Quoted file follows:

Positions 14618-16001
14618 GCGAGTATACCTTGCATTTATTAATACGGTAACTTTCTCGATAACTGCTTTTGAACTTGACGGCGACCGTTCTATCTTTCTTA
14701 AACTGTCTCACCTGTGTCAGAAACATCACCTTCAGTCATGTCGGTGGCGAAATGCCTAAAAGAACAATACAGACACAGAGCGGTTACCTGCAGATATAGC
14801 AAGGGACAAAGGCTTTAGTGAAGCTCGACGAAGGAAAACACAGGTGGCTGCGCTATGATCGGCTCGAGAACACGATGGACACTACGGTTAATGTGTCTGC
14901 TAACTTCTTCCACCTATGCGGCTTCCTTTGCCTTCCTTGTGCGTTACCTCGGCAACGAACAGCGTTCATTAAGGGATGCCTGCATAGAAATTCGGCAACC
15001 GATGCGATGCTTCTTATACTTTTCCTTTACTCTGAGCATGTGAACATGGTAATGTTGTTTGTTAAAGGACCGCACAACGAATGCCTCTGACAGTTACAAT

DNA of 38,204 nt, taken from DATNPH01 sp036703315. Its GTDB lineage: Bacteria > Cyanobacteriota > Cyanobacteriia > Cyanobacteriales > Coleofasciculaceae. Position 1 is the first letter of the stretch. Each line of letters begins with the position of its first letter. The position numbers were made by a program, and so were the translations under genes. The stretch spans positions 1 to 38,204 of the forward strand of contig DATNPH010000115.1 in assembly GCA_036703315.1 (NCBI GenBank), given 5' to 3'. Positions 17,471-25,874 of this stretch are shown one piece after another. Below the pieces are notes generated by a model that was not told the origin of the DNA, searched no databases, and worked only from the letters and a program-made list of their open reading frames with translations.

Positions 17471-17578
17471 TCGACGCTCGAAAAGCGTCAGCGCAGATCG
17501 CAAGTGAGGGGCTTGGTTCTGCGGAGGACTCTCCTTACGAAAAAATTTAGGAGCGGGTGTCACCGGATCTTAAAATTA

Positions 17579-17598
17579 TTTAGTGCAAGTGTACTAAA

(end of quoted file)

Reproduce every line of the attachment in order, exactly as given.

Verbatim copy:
Positions 14618-16001
14618 GCGAGTATACCTTGCATTTATTAATACGGTAACTTTCTCGATAACTGCTTTTGAACTTGACGGCGACCGTTCTATCTTTCTTA
14701 AACTGTCTCACCTGTGTCAGAAACATCACCTTCAGTCATGTCGGTGGCGAAATGCCTAAAAGAACAATACAGACACAGAGCGGTTACCTGCAGATATAGC
14801 AAGGGACAAAGGCTTTAGTGAAGCTCGACGAAGGAAAACACAGGTGGCTGCGCTATGATCGGCTCGAGAACACGATGGACACTACGGTTAATGTGTCTGC
14901 TAACTTCTTCCACCTATGCGGCTTCCTTTGCCTTCCTTGTGCGTTACCTCGGCAACGAACAGCGTTCATTAAGGGATGCCTGCATAGAAATTCGGCAACC
15001 GATGCGATGCTTCTTATACTTTTCCTTTACTCTGAGCATGTGAACATGGTAATGTTGTTTGTTAAAGGACCGCACAACGAATGCCTCTGACAGTTACAAT

DNA of 38,204 nt, taken from DATNPH01 sp036703315. Its GTDB lineage: Bacteria > Cyanobacteriota > Cyanobacteriia > Cyanobacteriales > Coleofasciculaceae. Position 1 is the first letter of the stretch. Each line of letters begins with the position of its first letter. The position numbers were made by a program, and so were the translations under genes. The stretch spans positions 1 to 38,204 of the forward strand of contig DATNPH010000115.1 in assembly GCA_036703315.1 (NCBI GenBank), given 5' to 3'. Positions 17,471-25,874 of this stretch are shown one piece after another. Below the pieces are notes generated by a model that was not told the origin of the DNA, searched no databases, and worked only from the letters and a program-made list of their open reading frames with translations.

Positions 17471-17578
17471 TCGACGCTCGAAAAGCGTCAGCGCAGATCG
17501 CAAGTGAGGGGCTTGGTTCTGCGGAGGACTCTCCTTACGAAAAAATTTAGGAGCGGGTGTCACCGGATCTTAAAATTA

Positions 17579-17598
17579 TTTAGTGCAAGTGTACTAAA